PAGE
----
Paleo, gluten-free, raw, Mediterranean, or some other diet: which is best? One day nuts are the fountain of youth; the next they are the scourge of all dieters – and studies seem to back up both claims.
The truth is, if you want to have overall vibrant health, abundant energy, and an appropriate weight for years to come, you don’t need a fancy diet that is trending now. You just need to eat like the many long-living centenarians that have come before you. Here are five simple takeaways for how to eat like a centenarian.
1. Make plants the centerpiece of your meal.
A major common characteristic of centenarians around the world that helps them live so long is that they eat a plant-based diet. The centenarians I met in China eat lots of fresh vegetables, protein-rich beans, sometimes fish, and very little meat or modern processed foods.
As a result, they have much lower rates of the top diseases facing modern society, including heart disease, cancer, liver disease, and degenerative diseases.
While studying centenarians all around the world, I found that the same few extraordinary foods came up over and over again in their diets: sweet potatoes, corn, peanuts, pumpkin, walnuts, black beans, sesame seeds, shiitake mushrooms, green tea, and seaweed.
I try to always keep these longevity foods on hand – particularly all kinds of dried seaweed and dried mushrooms, which are incredibly healthy and easy to add to any soup or stew.
2. Eat five smaller meals a day.
Centenarians tend to eat smaller meals than the average portions we are used to here. They also get a healthy amount of physical activity and are part of strong communities, which gives them the satisfying feeling of connection and happiness.
As a nod to these habits, I recommend eating five smaller meals a day, which gives you a steady stream of energy throughout the day without that weighed down feeling you get after a heavy, big meal.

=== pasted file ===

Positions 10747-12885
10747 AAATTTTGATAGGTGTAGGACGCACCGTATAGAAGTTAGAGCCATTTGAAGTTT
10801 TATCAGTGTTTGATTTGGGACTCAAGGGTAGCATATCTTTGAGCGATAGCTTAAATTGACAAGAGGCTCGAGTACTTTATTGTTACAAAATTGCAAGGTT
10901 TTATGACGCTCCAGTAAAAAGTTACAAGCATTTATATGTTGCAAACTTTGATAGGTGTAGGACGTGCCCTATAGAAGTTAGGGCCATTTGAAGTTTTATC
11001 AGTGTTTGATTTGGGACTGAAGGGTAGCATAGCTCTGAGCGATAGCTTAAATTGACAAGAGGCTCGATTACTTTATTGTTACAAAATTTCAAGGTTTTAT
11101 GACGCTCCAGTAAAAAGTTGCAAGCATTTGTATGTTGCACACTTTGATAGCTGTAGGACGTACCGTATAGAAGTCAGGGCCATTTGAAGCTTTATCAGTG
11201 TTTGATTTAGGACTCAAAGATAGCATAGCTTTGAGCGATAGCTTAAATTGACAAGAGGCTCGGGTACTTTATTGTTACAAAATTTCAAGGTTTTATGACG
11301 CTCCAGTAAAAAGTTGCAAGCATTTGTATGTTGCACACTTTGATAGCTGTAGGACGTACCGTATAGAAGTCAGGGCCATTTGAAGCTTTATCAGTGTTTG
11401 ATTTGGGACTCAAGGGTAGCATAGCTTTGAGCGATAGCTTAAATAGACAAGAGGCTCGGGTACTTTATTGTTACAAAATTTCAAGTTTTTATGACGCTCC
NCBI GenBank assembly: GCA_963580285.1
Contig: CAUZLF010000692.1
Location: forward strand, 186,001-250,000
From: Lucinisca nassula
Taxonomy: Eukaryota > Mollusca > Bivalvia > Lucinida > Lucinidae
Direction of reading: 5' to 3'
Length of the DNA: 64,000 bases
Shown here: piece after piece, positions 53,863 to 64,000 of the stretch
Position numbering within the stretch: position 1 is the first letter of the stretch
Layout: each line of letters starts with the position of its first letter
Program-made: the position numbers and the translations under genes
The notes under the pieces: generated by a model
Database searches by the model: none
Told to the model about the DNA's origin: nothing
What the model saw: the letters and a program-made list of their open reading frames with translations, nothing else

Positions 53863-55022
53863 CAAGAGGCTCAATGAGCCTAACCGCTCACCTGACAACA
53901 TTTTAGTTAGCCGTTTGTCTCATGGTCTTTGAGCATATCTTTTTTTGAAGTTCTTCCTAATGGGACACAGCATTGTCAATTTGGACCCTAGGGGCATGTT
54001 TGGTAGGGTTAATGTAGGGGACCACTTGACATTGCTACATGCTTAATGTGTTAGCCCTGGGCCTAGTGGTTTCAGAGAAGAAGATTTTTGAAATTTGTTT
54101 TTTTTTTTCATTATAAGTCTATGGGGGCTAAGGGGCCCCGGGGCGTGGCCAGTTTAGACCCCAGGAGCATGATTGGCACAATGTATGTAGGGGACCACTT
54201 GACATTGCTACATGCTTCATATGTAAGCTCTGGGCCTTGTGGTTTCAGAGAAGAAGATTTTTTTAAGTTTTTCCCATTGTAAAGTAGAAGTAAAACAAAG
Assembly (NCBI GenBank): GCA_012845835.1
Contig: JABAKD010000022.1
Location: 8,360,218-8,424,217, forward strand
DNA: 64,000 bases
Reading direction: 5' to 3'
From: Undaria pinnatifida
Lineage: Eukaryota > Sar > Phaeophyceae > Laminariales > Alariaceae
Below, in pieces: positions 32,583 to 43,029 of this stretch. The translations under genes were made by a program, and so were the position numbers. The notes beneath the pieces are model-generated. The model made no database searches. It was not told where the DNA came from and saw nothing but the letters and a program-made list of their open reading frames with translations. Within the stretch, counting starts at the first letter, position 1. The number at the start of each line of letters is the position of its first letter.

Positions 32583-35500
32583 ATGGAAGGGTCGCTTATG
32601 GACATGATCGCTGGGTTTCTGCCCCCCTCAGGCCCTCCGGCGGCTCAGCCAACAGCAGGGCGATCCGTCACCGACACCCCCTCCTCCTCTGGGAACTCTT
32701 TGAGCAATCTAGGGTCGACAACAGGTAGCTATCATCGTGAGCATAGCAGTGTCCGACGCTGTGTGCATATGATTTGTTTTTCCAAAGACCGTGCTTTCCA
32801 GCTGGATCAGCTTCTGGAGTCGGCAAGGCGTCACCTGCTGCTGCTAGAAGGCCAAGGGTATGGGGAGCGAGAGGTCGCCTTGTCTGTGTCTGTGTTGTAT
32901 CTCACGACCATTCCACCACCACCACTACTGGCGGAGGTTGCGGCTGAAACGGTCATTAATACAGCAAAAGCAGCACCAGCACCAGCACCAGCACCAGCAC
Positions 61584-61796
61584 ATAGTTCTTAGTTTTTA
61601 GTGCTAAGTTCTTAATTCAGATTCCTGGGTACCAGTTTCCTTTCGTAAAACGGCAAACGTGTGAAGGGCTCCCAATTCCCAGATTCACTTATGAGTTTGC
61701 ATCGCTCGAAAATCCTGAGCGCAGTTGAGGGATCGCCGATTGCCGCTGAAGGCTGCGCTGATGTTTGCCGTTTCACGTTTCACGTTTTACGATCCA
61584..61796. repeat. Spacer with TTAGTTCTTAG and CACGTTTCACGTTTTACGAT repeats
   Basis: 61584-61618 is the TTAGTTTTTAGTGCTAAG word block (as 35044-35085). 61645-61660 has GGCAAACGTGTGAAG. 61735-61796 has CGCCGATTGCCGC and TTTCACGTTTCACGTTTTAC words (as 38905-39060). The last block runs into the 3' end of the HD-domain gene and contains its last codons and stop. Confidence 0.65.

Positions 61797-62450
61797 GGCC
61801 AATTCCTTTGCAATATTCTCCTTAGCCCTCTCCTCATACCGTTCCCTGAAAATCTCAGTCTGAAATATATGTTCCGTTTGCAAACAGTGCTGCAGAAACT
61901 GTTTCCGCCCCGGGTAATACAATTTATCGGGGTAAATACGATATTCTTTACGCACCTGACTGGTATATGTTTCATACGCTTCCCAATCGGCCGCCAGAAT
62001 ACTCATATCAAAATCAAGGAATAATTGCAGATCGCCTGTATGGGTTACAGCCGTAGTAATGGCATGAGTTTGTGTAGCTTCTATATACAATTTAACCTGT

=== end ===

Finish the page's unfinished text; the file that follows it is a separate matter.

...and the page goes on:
Think of Spanish tapas, the delightful snack-sized dishes that allow you to eat slowly and savor the food’s flavor while enjoying conversation with family and friends.
3. Eat from a simpler time: Think seasonal, local, and unprocessed.
These centenarians still have eating habits from a world of the past – a simpler world in which food was usually sourced locally, fresh, in season, and free from pesticides and other chemicals. The priority for centenarians has always been to take time to cook a healthy meal and to gather together to enjoy it, in contrast to the disconnected, thoughtless way we eat today, in which the priority is convenience and quickness. Don’t forget, not so long ago, we in the U.S. also ate mostly what grew seasonally and locally – and the unhealthy, flavor-packed foods of today were an expensive luxury, not the norm.
4. Do what works for you.
Your body is your laboratory. Notice the effect food has on you right after eating a meal. For example, nightshades may work for some, but not for others. Make adjustments as you notice foods affecting your digestion or energy level. We can slowly but surely heal ourselves when we pay attention to how our food affects us; in the process, we regain our instinctive nature to listen to our bodies, eat well, and enjoy life more.
5. Commit to gradual and lasting change.
Start where you are and make changes gradually, because then you will be more likely to create new healthy habits without feelings of deprivation. It’s never too late to change your habits. Your body wants to live to be 100 and all you have to do is get out of its way by incrementally replacing bad habits with good habits. For example, my recommendation is that you gradually cut back on sodium, sugars, gluten, dairy, and alcohol; at the same time, gradually incorporate more produce in your meals and try making them from scratch.
May you live long, live strong, and live happy!